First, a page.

This is easy to understand, right?
How about this? A bit harder?
Are you able to decipher this one at all?
courtesy of Faris Algosaibi
The first example can be easily recognized by most character recognition algorithms. However, as your text gets progressively more complex, this seemingly simple task becomes more and more difficult for even the best machine learning algorithms to successfully complete.
Most text found in the wild isn’t as clear as scanned, printed documents like the first example. A picture of something as mundane as a stop sign can be incredibly difficult for most OCR algorithms to understand. Here is an example from Google’s vision API:
Algorithms which have been trained for parsing documents and structured text do not generalize well to natural scene images such as the stop sign above. Most commercially available tools are designed only for document parsing, which means it can be difficult (if not impossible) to find a tool that can work on natural text.
But all is not lost. At Algorithmia, we’ve implemented three hot new algorithms which can assist you in obtaining high quality OCR results on a variety of image styles.
One of the tricks we’ve discovered that really improved our OCR performance was that by focusing on just the text in an image, we were able to obtain much higher recognition accuracy – even with models trained on documents!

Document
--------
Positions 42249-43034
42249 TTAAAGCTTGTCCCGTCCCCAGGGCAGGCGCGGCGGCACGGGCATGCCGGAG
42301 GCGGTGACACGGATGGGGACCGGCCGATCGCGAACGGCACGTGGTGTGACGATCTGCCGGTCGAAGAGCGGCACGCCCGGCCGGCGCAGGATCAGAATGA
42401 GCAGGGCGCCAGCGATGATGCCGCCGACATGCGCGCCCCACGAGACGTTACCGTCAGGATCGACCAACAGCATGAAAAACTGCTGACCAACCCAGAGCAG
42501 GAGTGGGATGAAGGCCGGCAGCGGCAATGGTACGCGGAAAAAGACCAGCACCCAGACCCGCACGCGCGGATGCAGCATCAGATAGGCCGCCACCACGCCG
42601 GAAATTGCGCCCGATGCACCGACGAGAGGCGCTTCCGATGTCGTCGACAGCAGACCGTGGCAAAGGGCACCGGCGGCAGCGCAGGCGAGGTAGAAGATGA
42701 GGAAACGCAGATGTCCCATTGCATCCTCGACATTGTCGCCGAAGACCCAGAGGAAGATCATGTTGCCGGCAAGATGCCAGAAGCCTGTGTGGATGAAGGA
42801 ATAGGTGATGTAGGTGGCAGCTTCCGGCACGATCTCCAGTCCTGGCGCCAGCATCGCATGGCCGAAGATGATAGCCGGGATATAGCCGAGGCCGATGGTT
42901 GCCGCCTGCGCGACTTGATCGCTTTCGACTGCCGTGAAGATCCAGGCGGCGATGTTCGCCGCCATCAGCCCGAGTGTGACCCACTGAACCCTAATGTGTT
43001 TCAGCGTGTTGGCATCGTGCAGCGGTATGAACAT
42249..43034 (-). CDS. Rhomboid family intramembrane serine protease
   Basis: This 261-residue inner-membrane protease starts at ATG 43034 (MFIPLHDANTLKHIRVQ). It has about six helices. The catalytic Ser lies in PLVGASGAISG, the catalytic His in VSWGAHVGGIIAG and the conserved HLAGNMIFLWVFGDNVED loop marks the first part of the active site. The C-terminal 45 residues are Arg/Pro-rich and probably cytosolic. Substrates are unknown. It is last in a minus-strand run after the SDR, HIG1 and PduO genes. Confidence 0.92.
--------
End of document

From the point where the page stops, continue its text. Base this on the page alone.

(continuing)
To accomplish this, we used a pretrained model designed to detect and locate text in both natural scene and document scan images, and hosted it on our platform as the algorithm TextDetectionCTPN. This deep learning model is great at locating text in complex and multi-faceted scenes. It even works when the text is obscured or partially hidden!
Tesseract is a great general purpose OCR tool that, while trained to recognize text in documents, is also capable of working on a large variety of problems. Like many other models, it requires that images be pre-cropped to contain only text – which means that it works extremely well when combined with a text-isolation algorithm such as TextDetectionCTPN!
This algorithm works not only on english text, but in over 100 different languages! As the source project improves, this algorithm will evolve as well, becoming more and more accurate. Cool, eh?
If you’d like to check the tesseract project out for your self, take a look at the source code.
Last but not least, NaturalTextNet has been trained to recognize text in natural images, like signs or billboards. It may not have the general accuracy that tesseract has, but when Tesseract fails because an image is too noisy, this algorithm is an excellent fallback.
Character recognition is a hard problem, and even harder to find publicly available solutions. Algorithmia is here to help. Keep your eyes peeled for our followup post, in which we’ll describe a way to combine all three of these algorithms to create a powerful composition we call SmartTextExtraction.